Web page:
The Emily Morgan,  705 E. Houston St., (210) 225-5100 — The Thanksgiving buffet is 10 a.m.-3 p.m.  Omelet station with all the fixings; Assortment of dim sum and spring rolls, dipping sauces, ancho chile shrimp, jicama slaw, ceviche with avocado, mango, and fresno pepper, assortment of fruit and berries, selection of imported and domestic cheeses. Salads: Marinated wild mushroom, with pickled onion; seasonal field greens, marinated tomato and pecans; baby spinach. strawberries, spiked almonds; fresh mozzarella and local tomato, aged balsamic vinegar, caramelized sweet potato puree, green bean casserole with blackened breadcrumbs, roasted new potatoes with garlic oil, honey-glazed carrots with pink peppercorns. Main dishes: Braised turkey with smoked apple dressing; Shiner Bock braised beef pot roast with carrots and potatoes; Blackened catfish with braised collard greens. Desserts: Chef’s selection of pies, tortes, and cakes.  $39.95 per person; Kids 10 and under eat free.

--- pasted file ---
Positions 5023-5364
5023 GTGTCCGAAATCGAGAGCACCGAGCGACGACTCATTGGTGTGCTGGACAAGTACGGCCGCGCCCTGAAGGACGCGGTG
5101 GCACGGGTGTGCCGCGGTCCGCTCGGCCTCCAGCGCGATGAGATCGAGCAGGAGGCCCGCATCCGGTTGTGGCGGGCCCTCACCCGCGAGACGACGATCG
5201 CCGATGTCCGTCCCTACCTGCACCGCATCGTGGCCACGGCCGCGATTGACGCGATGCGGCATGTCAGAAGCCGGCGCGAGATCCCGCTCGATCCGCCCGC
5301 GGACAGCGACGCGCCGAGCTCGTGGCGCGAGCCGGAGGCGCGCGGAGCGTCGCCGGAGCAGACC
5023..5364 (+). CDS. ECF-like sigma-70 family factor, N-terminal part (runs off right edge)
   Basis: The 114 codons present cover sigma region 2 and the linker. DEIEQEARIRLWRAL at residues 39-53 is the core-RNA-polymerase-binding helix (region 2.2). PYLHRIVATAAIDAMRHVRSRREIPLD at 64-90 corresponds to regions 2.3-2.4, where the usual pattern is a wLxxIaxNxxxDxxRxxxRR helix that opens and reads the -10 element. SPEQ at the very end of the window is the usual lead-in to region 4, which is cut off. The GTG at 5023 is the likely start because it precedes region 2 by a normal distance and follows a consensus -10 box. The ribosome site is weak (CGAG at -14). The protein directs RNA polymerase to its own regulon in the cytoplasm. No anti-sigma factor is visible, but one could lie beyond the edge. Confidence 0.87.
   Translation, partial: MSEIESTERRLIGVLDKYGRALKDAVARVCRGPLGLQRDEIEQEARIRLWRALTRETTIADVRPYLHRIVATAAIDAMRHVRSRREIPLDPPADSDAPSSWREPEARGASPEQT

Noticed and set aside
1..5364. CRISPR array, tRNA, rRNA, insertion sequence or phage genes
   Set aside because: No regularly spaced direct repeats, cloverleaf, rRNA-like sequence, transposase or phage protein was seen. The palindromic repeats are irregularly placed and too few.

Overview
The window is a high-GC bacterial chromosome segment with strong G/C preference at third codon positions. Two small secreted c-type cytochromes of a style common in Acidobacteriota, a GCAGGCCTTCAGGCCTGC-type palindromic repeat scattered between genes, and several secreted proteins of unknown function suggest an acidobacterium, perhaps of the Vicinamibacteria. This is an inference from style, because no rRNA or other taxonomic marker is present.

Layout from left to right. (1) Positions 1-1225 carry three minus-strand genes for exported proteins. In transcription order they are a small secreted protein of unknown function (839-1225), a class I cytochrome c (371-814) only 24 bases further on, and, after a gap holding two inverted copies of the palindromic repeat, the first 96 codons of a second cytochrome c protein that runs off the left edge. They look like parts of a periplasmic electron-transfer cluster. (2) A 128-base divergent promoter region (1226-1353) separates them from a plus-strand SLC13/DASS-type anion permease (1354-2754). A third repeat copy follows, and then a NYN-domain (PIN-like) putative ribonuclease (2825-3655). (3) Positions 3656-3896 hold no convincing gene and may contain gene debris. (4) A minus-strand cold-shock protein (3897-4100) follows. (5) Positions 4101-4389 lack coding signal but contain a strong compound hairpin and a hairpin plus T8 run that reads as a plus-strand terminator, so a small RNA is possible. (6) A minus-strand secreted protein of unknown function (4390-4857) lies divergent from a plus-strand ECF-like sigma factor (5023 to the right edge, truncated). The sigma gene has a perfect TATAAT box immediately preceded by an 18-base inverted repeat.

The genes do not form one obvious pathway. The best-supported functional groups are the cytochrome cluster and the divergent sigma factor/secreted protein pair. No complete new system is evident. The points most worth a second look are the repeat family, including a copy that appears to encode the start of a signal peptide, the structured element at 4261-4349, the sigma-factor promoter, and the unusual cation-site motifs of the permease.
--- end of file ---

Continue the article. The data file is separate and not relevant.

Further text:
Frederick’s Resaturant, 7701 Broadway, (210) 828-9050, and Frederick’s Bistro,14432 N.W. Military Hwy., (210) 888-1500 — Lunch and dinner will be served at both locations. Frederick’s traditional Thanksgiving turkey will home-style stuffing, fresh cranberries and seasonal vegetables will be available for $25 a person in addition to other specials (Black Angus beef tenderloin with Gulf shrimp, jumbo sea scallops, lamb with garlic red wine sauce) and regular menu items.